So despite all of the crazy busyness of the last couple of weeks, the novel has managed somehow to hold its own. In fact last week I was flying – on Thursday and Friday alone I managed five thousand words, which helped me get my head well and truly back above the water.
It wasn’t just about the words, either: plot points fell into place, my characters led me through some tricky resolutions, and my head was bursting with ideas about where I wanted to take things next. Out of nowhere I had found some much-needed momentum, and just for a while it felt as if the story was writing itself.
But of course that didn’t last; I knew it wouldn’t.
The downhill cartwheels that were powering me through were gathering speed as I grew closer to an ending: the end of my protagonist’s childhood, and also the end of the section of the novel that is set in the (not so distant) past. But it is not the end of the novel. My task now is to get to know the adult she has grown into, and that is a whole new challenge.
Yesterday, I mainly scribbled notes – adding to the initial ideas I’d had about those almost-present-day chapters and hovering my pen over emotions and actions that suddenly didn’t feel right. I thought I knew her, adult Catherine, but it turns out that maybe I didn’t.
I suppose it is only right that having spent several months (and sixty seven thousand words) travelling through her teenage years the woman who I am faced with now at thirty three is different to how I had imagined. She’s much more rounded, which is good. Initially when I was planning I only had the outline of the tumultuous events that had shaped her, I didn’t know exactly how she would respond. So I am almost starting again, in some respects, mapping out those future echoes with a preciseness that was previously beyond my reach.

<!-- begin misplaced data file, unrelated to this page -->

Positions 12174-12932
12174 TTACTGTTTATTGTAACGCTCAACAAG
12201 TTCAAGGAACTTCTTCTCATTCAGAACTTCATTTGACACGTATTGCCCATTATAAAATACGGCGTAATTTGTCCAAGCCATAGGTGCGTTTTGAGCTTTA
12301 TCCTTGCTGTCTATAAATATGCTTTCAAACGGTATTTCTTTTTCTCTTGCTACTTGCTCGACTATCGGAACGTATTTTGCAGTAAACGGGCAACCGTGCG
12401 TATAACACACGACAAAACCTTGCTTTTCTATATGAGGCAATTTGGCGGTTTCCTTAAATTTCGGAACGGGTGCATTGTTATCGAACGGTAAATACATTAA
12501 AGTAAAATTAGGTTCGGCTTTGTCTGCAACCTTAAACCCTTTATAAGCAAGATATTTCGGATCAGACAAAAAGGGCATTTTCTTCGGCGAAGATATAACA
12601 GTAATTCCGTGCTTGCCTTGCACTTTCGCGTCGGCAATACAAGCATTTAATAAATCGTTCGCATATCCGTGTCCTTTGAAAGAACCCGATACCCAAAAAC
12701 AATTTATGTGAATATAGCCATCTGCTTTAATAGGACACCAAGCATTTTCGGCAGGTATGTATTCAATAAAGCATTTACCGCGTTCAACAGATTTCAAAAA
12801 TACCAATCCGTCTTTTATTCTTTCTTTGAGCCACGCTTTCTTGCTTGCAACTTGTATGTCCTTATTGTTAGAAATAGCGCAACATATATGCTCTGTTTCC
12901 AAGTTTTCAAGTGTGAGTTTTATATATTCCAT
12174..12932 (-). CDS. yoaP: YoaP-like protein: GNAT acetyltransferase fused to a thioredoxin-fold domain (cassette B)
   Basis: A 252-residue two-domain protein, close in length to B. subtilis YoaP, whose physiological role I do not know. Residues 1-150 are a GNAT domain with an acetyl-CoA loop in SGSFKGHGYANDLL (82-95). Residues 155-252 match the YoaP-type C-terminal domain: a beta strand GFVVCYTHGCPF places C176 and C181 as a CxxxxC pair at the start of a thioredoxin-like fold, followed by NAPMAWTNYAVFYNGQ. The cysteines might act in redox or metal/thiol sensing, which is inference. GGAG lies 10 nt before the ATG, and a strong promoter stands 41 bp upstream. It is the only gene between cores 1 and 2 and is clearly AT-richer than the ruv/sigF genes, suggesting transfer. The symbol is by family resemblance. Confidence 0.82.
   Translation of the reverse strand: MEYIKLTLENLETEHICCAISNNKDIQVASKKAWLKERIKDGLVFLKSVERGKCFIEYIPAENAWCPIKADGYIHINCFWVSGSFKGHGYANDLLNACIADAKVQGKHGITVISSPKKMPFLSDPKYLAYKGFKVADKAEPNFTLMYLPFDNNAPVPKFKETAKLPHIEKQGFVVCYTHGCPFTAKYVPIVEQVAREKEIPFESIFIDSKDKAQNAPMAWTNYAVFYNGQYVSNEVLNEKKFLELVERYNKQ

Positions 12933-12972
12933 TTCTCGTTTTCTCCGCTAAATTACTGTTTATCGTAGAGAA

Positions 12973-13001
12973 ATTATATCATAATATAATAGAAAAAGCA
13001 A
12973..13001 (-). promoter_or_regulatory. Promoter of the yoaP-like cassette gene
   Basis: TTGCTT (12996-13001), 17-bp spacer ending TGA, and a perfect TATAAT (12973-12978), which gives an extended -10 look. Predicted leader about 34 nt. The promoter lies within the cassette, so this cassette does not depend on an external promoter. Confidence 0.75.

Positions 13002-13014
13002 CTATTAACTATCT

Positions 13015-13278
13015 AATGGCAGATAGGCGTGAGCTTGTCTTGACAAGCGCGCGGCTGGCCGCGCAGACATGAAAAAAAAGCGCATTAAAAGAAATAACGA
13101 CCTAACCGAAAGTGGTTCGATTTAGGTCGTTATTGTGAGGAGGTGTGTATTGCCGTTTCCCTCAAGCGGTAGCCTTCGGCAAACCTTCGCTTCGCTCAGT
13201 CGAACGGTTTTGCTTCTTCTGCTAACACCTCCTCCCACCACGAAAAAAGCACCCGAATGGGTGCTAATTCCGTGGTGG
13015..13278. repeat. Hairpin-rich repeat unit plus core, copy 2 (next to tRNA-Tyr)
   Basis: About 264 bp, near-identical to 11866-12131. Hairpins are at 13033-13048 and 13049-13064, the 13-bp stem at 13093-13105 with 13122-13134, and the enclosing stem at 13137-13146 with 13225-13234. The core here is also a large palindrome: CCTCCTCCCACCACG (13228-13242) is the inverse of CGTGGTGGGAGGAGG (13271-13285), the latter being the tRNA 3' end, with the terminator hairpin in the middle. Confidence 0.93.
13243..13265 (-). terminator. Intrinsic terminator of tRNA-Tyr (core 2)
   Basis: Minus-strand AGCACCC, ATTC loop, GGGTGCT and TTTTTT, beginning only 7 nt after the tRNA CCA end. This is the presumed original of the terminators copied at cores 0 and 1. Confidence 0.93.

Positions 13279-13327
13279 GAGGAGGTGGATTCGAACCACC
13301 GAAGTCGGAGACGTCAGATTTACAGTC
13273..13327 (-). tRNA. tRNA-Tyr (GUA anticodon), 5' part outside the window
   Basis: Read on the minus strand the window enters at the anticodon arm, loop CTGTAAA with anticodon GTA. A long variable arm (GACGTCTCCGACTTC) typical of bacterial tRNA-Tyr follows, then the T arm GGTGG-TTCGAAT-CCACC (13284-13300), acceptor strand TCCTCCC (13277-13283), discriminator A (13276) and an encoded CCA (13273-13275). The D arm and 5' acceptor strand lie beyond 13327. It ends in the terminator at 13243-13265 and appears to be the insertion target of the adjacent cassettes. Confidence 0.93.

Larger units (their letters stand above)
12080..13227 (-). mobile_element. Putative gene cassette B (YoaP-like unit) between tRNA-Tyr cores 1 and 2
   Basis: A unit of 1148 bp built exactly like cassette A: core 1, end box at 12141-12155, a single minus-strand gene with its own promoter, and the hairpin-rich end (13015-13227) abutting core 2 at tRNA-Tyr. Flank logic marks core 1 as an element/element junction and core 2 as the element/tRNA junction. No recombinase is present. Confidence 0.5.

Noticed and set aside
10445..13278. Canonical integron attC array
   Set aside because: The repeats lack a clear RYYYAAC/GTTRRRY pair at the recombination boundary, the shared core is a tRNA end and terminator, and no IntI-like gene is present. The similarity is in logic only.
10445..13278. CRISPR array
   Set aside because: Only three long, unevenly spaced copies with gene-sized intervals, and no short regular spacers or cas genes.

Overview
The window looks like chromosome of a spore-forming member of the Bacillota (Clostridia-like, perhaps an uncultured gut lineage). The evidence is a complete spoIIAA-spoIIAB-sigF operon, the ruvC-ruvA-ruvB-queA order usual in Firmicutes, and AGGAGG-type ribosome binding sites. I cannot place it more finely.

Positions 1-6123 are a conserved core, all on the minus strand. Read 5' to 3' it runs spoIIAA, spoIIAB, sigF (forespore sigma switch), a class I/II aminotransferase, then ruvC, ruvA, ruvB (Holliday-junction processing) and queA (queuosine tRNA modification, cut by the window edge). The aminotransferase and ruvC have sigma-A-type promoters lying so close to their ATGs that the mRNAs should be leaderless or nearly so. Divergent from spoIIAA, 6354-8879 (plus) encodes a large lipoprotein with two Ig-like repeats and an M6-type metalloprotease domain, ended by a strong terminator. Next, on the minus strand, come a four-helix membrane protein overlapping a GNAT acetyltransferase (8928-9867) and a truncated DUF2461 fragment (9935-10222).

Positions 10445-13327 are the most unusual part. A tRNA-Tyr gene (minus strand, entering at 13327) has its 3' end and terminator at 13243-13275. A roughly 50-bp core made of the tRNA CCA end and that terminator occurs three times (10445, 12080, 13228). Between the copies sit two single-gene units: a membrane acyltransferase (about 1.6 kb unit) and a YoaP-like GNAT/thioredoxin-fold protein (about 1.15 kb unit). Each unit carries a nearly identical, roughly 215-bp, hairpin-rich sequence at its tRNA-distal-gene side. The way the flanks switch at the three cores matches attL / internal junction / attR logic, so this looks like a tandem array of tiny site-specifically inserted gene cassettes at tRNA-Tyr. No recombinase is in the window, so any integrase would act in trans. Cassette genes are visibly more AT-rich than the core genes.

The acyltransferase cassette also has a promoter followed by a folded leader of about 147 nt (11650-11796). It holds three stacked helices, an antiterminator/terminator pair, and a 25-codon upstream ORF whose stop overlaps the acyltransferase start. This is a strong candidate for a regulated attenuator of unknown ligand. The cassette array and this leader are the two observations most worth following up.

Much of the details will come out in the writing itself. I began a scene today which, when I let it, filled in the gaps for me. It’s slower work though: finding a character who is changed and yet consistent, a tone which is complementary and yet not just more of the same.
I’m trying hard not to get frustrated.
I can see that 24th May deadline that I set myself looming up fast over the horizon, and I suspect I might not meet it. I don’t even know right now whether ninety thousand words are going to be enough to tell the story I want to. There’s definitely going to be some serious editing when it comes to the next draft, but I suspect the raw material may spill over once I’ve found my flow again.
And ultimately, I have to remind myself what’s important. The deadline was only ever a cursory one, the word counts plucked out of the air to give me something to aim for. Part of me is impatient for the next stage. I want to see how all of these parts are going to fit together, how the story will weave its way between past and future. But I know I need to get the whole of the story down before I can do that.
So I will carry on, listening hard to the voice of this damaged and disillusioned woman at the dawn of the new millennium. After all there is nobody else that can tell me the rest of her story as well as Catherine herself.